A TALE OF CITIES.
A serf’s overview of an important book by Jane Jacobs, ‘Cities and the Wealth of Nations.’
Say, Who Commands the Enterprise?
Remember when Mao Tse-tung decreed the economy of China was to take a Great Leap Forward?
Remember when Khrushchev at the United Nations foretold a Soviet economy that would overtake America’s and thereafter ‘bury’ the West?
Remember, after the Second World War, when the British thought they were constructing a prosperous welfare state?
The recipes and ideologies for accomplishing their economic goals may have differed in each of these nations, but in each, a similar disillusionment. Macro economy entrusted with the theory and practice of fostering national and inter-national economies has become a shambles.
Consider the funds poured into Marshall Plan post-war development of Europe. The Marshall Plan was touted as a successful venture yet the realities were there to see. While aid did become self generating to the economies of the Netherlands and West Germany, funding conspicuously failed to metamorphose stagnant economies like the economy of Southern Italy or that of Great Britain.
Jane Jabobs observes that since that time many already advanced countries, among them the United States, have also become victims of an insidious problem, the problem of stagflation, a combination of rising unemployment and inflated prices. In theory this should not exist, but it does.
This does not compute!
Keynes’ quantifiable fiscal interventions yielding quantifiable predictable results were tried and found wanting. As the Keynes’ camp succumbed to stagflation and bafflement, the Monetarists had a go, attaching inflation with high interest rates and cuts in government spending. But turned out, Monetarists’ measures to fight inflation were ruinous to many producers and their workforce and measures to help producers enlarged government deficits. Via state run policies of price subsidies and over-manning enterprises, the Marxist economies, too, were hit by stagflation.
Attempts to save their theories by tortuous claims that the intervention see-saw works indicated that structural flaws have not been taken into account by economic planners. They do not understand, says Jacobs, how to catalyse development in backward countries and they do not understand how to prevent developed economies from slipping backwards themselves. (Chapter 1 ‘Fool’s Paradise.’)
Questioning mercantilist assumptions of gold and silver reserves as the source of a nation’s wealth, Adam Smith in his great work, ‘Enquiry into Nature and Causes of Wealth of Nations’ argued that wealth came from capital and labor and from domestic and foreign trade. What he did not question was the mercantile view that nations are the salient entity for understanding the structure of economic life. Jacobs argues that once we remove the mercantilist blinkers, we can’t help seeing that most nations are grab bags of very different economies, of rich and poor regions within the same nation. (Ch 2, ‘Back to Reality.’) She quotes Henry Grady editor of a newspaper in Atlanta, in 1889 describing a funeral he had attended in Pickens County some eighty miles away:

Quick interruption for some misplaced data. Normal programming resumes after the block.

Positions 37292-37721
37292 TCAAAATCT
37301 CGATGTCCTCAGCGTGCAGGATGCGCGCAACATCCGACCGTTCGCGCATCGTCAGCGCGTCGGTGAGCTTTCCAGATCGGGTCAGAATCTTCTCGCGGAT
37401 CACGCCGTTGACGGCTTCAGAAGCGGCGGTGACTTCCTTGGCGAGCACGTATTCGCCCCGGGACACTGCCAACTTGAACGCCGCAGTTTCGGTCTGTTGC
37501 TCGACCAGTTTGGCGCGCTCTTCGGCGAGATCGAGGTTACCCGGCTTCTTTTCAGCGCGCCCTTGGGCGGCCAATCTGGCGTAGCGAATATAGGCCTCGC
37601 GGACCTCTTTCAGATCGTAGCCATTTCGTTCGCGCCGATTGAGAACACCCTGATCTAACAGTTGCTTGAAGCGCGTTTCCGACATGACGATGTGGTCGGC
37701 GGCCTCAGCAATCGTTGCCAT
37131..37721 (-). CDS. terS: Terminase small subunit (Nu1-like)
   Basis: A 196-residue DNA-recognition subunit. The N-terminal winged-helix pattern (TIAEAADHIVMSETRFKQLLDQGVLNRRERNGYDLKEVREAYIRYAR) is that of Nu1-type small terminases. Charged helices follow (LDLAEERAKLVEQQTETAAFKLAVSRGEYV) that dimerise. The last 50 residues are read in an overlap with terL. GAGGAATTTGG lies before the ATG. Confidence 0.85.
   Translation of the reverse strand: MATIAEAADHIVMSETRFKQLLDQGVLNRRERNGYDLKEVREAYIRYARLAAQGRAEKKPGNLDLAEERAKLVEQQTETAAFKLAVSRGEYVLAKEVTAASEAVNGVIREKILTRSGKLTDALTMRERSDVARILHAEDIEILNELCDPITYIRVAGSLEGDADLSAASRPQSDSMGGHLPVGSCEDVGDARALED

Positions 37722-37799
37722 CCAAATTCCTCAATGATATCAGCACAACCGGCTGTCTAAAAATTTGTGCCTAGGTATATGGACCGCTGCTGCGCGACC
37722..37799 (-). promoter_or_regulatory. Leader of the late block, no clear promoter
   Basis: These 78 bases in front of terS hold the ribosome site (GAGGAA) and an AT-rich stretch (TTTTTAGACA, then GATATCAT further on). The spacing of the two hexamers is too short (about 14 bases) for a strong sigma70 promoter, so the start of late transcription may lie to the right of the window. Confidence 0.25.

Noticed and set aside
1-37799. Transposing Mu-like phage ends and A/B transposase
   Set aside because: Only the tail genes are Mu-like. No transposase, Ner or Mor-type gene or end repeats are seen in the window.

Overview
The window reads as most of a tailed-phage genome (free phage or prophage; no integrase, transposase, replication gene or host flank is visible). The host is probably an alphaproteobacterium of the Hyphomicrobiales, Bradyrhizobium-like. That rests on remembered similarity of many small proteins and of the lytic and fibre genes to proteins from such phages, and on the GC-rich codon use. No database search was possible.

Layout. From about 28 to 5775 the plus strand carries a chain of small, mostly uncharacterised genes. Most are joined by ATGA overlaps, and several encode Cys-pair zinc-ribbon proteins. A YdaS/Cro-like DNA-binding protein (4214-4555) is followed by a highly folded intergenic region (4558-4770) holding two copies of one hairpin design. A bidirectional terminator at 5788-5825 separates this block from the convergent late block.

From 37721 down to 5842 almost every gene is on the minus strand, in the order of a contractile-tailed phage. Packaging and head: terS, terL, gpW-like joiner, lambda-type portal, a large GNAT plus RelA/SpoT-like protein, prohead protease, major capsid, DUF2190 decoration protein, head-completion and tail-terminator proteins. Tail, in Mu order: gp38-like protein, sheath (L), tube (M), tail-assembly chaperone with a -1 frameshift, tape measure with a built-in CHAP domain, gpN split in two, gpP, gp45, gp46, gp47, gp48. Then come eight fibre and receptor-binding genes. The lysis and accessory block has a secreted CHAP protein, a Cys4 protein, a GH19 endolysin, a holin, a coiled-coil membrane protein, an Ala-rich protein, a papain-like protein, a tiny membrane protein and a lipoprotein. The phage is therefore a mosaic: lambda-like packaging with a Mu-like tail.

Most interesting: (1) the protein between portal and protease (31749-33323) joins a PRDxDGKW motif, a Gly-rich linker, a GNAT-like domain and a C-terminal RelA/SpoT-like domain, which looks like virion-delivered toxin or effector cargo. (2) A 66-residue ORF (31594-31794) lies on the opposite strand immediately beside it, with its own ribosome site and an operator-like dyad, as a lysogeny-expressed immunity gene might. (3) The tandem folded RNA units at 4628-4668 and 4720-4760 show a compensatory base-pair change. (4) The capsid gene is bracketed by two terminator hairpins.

‘The grave was dug through solid marble but the marble headstone came from Vermont. It was in a pine wilderness but the pine coffin came from Cincinnati. An iron mountain over-shadowed it but the coffin nails and the screws and the shovel came from Pittsburgh…The cotton shirt on the dead man came from Cincinnati, the coat and breeches from Chicago, the shoes from Boston, the folded hands were encased in white gloves from New York, and around the poor neck, which had worn all its living days the bondage of lost opportunity, was twisted a cheap cravat from Philadelphia.’ (Op cit.)
The items Grady mentions were products of American cities replacing imports instead of interminably importing them from London or other English cities. And behind the items lay other products, often innovative adaptations, lathes, knives, dye vats, freight axles. These products were not generated in rural areas but in cities. Economic life, Jacobs demonstrates, develops by grace of innovation in cities; it explodes by grace of import replacing, which are functions of city economies.
We Have Lift Off!
Charles Sabel of Massachusetts Institute of Technology, in 1982, described the proliferation of small firms that occurred a decade earlier in clusters of small cities between Bologne and Venice, firms employing as few as five workers, specialising and innovating in every phase of production of textiles, automatic machine tools, automobile and agricultural equipment, the process feeding on itself as parts in a chain reaction.